I’ve written before about poetry as an art made from sound, and much of the past few days has been alive with the sound of poems.
On Thursday night I gave a talk on contemporary poetry at St Helen and St Katharine school before their annual Literature Society dinner (held jointly with Abingdon boys’ school). In spite of being the only thing that stood between a room full of sixth formers and their dinner, I was blessed with an attentive and engaging audience: lots of intelligent questions, genuine enthusiasm for the poems, and not a yawn in sight.
After a preamble about the importance of sound patterns (involving 60+ teenagers closing their eyes and listening – really listening – to the final lines of Briggflatts), we rattled through a selection of contemporary poems to illustrate the range and diversity of what’s currently being written. The common theme was sound: poetry as spoken music, communicating before it is understood.
Over dinner I got into a conversation with some of the teachers about the value of learning poems by heart and/or reading them aloud – things that our current exam system doesn’t really value, but that make a big difference to how we appreciate poetry. I left with the echoes of good conversation alternating with the echoes of good poems in my ear.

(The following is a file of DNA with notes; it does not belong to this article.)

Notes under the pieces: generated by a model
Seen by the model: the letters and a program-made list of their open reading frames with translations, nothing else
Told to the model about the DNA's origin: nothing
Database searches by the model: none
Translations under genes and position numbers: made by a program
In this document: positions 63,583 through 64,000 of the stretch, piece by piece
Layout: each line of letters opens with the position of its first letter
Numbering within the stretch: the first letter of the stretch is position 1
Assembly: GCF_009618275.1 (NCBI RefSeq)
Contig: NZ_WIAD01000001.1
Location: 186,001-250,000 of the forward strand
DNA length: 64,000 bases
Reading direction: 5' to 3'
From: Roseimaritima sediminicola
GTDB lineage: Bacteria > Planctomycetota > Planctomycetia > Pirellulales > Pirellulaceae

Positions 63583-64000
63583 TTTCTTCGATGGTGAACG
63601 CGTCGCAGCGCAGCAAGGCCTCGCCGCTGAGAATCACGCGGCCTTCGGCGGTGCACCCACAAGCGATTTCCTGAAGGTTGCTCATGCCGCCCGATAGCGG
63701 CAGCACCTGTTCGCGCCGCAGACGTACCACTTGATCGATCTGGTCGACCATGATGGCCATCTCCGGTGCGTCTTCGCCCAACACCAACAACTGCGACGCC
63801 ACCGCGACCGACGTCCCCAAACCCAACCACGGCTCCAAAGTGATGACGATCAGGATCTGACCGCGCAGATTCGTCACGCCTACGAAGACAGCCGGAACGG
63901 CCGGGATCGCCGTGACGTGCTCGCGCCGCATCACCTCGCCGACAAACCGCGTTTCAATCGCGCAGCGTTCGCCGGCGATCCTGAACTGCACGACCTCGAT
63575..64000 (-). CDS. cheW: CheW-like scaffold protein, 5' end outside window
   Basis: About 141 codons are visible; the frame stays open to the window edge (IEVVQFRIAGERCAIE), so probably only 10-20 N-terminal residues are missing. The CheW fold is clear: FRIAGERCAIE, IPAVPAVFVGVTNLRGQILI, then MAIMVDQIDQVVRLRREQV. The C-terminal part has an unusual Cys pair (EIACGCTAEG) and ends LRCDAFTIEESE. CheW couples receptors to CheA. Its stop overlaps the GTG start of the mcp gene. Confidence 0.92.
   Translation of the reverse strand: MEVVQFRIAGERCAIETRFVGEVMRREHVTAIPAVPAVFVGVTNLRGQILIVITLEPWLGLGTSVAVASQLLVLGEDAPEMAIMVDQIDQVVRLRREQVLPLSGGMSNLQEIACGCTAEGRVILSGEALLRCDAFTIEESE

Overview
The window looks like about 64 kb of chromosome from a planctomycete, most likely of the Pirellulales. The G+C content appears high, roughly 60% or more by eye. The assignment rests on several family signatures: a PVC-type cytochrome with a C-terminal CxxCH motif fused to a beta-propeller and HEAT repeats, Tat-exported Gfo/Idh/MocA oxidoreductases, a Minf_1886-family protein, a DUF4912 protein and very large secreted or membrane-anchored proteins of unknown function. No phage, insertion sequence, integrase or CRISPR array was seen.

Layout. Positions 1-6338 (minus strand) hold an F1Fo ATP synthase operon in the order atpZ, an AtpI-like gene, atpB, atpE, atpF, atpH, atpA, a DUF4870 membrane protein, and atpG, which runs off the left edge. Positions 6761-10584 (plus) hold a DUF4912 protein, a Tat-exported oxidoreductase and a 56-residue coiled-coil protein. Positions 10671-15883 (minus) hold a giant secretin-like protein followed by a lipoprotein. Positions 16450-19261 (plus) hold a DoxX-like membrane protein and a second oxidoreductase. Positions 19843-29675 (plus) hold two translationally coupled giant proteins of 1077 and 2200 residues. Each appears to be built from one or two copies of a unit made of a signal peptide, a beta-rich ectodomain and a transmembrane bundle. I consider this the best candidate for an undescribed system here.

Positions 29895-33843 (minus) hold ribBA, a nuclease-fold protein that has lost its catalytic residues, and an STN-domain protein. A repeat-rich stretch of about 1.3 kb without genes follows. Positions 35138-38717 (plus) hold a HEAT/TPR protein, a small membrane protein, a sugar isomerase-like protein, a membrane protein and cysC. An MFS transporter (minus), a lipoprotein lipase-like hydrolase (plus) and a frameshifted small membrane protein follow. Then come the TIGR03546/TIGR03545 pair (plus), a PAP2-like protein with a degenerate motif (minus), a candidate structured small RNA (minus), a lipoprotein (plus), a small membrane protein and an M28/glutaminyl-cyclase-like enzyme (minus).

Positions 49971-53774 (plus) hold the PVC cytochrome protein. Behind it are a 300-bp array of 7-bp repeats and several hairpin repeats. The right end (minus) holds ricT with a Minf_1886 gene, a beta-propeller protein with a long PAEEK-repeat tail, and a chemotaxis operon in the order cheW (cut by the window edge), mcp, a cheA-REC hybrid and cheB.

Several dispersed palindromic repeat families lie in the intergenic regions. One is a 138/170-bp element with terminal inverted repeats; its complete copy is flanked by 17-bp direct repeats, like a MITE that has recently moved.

It was an ideal precursor to last night’s multi-poet reading at the Jericho Tavern in Oxford. I was delighted with the turn-out (with barely a spare chair in the house by 7pm) and grateful to the many people who helped spread the word.
(photo credit: James Methven)
The Jericho is a great venue, with a stage-and-mic setup that’s designed for music gigs but perfect for poetry. On the events calendar our poetry reading was chalked up in the midst of bands and music nights.
The poets read wonderfully: Ben Parker sonorous; Claire Trévien somehow intense and relaxed at the same time; Patrick McGuinness layered and perfectly timed; Jenny Lewis wowing us with a fabulous rendition of Gilgamesh’s lament; James Methven darkly hilarious and poignant; and Fiona Sampson bringing Coleshill alive with a haunting range of cadences. As an unscheduled bonus, Foyle Young Poet Dominic Hand gave a superb reading of his prizewinning poem “An Interior Scene”. In short, a wealth of spoken music.
Moving through the bustle afterwards I kept hearing variations on “I don’t normally go to poetry readings, but…”, followed by genuine enthusiasm for what people had just heard. Several bought a poetry book for the first time.
So: a big thank-you to all of the poets who read, but also to everyone who came to listen (whether it was your first poetry reading or your fiftieth). Poetry is an art made from sound, and sound is only really sound when it’s heard.